By Jim Barrett
When you make the decision to carry a gun, you’ve taken responsibility for the safety of yourself and your loved ones back from the agents of the State. The decision to use your gun in the defense of your loved ones is a no-brainer.
The tricky question is whether or not to intervene in a situation where strangers are involved.
Take a look at this video from the First Person Defender YouTube Series in which an armed citizen had to deal with a man holding a gun on a woman.
One of the issues that comes up is the perennial theme of what duty — either morally or legally — an armed citizen has with respect to using their firearm to defend other people whose lives may be threatened.
Let’s get one thing out of the way here first. A person who is not a sworn law enforcement person has no legal duty to defend another person and, in some jurisdictions, making the decision to attempt a defense can leave you with a whole lot of legal pain.
Only sworn civilian law enforcement officers have any requirement or responsibility at all to involve in third party confrontations. And even there, according to the DC Court of Appeals decision in Warren v. District of Columbia, even law enforcement officers have no legal duty to provide police services to individuals.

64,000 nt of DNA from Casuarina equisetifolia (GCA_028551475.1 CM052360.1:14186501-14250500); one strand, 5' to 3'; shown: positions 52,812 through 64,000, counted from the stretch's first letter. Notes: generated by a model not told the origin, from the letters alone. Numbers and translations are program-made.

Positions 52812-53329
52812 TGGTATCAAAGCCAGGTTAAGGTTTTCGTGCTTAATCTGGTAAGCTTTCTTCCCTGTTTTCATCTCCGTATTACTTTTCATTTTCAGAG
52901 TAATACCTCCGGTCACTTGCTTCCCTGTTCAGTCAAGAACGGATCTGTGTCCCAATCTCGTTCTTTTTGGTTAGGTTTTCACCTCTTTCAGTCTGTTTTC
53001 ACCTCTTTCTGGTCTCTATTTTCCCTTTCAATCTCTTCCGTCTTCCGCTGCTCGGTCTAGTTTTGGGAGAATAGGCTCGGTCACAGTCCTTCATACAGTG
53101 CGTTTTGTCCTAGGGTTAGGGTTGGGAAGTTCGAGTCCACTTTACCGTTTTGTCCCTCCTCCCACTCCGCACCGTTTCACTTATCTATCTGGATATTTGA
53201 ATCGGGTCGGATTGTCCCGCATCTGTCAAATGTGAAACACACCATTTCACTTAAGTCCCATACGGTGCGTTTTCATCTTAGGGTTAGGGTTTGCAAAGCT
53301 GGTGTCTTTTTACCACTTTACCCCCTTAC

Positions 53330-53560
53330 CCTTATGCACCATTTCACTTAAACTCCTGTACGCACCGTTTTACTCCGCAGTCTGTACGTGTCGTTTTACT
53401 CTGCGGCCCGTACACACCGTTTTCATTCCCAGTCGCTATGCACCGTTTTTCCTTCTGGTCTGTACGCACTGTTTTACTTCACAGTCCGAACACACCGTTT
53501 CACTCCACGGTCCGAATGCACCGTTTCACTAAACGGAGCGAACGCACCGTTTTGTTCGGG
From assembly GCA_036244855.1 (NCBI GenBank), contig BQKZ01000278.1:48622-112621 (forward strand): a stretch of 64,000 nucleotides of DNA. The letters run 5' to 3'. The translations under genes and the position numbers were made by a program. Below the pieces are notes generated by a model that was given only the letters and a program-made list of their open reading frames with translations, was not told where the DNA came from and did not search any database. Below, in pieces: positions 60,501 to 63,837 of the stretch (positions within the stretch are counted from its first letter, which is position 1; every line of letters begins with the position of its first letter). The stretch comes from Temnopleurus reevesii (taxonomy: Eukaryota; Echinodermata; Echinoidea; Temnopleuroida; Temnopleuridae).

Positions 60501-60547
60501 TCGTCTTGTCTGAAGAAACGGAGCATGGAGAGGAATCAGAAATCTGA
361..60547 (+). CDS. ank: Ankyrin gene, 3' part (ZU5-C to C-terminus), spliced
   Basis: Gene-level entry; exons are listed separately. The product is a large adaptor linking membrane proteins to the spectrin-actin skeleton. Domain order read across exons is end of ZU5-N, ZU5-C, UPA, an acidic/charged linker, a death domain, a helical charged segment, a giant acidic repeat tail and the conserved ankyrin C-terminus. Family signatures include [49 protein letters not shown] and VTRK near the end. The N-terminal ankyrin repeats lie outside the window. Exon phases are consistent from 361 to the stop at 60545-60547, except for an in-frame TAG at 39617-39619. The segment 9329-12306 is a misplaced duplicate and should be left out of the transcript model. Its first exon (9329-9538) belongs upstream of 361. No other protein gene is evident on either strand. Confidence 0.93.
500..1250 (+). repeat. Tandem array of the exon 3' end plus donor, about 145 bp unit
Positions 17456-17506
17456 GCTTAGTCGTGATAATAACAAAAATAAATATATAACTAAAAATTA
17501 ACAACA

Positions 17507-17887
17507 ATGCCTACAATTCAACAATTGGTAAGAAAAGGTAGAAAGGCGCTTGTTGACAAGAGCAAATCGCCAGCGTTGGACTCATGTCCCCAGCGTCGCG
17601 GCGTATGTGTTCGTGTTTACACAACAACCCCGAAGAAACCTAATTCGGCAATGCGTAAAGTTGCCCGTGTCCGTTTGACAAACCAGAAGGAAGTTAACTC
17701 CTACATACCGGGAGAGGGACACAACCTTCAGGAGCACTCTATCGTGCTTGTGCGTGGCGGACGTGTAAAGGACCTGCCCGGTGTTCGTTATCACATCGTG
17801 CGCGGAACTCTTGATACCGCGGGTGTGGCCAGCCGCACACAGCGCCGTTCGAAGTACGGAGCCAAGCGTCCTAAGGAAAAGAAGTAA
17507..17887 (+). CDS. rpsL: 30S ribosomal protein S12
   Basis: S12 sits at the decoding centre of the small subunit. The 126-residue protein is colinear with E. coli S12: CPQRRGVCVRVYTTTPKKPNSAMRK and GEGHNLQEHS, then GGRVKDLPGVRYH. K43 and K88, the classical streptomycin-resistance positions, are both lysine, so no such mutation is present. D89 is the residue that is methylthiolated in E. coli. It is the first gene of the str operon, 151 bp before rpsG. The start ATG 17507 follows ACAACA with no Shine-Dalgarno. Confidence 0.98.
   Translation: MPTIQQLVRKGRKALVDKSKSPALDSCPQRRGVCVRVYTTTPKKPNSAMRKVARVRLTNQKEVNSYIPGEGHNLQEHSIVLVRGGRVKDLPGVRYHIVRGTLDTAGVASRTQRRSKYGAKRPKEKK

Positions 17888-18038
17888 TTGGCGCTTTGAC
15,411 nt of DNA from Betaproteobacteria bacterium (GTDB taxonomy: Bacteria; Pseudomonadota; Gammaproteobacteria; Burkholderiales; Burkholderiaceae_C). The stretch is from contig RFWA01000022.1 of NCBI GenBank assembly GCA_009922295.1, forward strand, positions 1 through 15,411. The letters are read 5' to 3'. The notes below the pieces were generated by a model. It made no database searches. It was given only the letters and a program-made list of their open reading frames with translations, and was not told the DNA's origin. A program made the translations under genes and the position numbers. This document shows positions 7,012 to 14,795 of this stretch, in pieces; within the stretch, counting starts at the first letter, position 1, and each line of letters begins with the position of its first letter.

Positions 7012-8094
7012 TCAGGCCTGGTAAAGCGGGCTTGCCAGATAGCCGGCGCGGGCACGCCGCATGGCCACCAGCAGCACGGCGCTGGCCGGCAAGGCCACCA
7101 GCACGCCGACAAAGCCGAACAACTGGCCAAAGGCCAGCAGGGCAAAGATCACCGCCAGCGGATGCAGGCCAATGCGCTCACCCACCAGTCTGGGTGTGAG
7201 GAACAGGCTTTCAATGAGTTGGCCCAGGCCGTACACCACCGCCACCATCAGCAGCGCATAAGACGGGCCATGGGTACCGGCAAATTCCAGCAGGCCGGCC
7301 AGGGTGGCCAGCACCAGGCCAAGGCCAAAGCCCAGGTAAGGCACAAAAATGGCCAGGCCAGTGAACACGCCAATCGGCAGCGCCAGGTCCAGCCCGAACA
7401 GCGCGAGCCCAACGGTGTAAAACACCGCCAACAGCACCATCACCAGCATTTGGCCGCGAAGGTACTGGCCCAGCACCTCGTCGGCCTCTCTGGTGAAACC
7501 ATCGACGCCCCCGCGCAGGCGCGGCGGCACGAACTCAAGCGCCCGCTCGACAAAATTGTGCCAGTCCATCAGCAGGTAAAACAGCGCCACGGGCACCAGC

So, ordinary citizens who carry a gun have no legal obligation to assist others. What about a moral duty?
That’s a stickier question. If you are single, have no dependents and the loss of your life, loss of much of your money (in legal fees), and/or the loss of your freedom (from incarceration) is not a major factor, then your decision is considerably less complicated than the one of the person who could leave his or her kids without a father/mother or leave them financially crippled.
If you do nothing and the worst happens, will you be able to live with yourself, knowing that you could have intervened? You need to think about these things now, not when you find yourself in a potentially dangerous encounter.
Let’s say that you decide to intervene in a situation. Do you really know what’s going on in front of you? Just because one person is holding a gun on someone else doesn’t automatically classify them as bad guy and victim.
It could be an undercover cop and a drug dealer he’s arresting. Shoot the wrong person and you can find yourself in a world of hurt. While they’re only training scenarios, First Person Defender videos are a good way to begin thinking about how you’d react in a similar situation.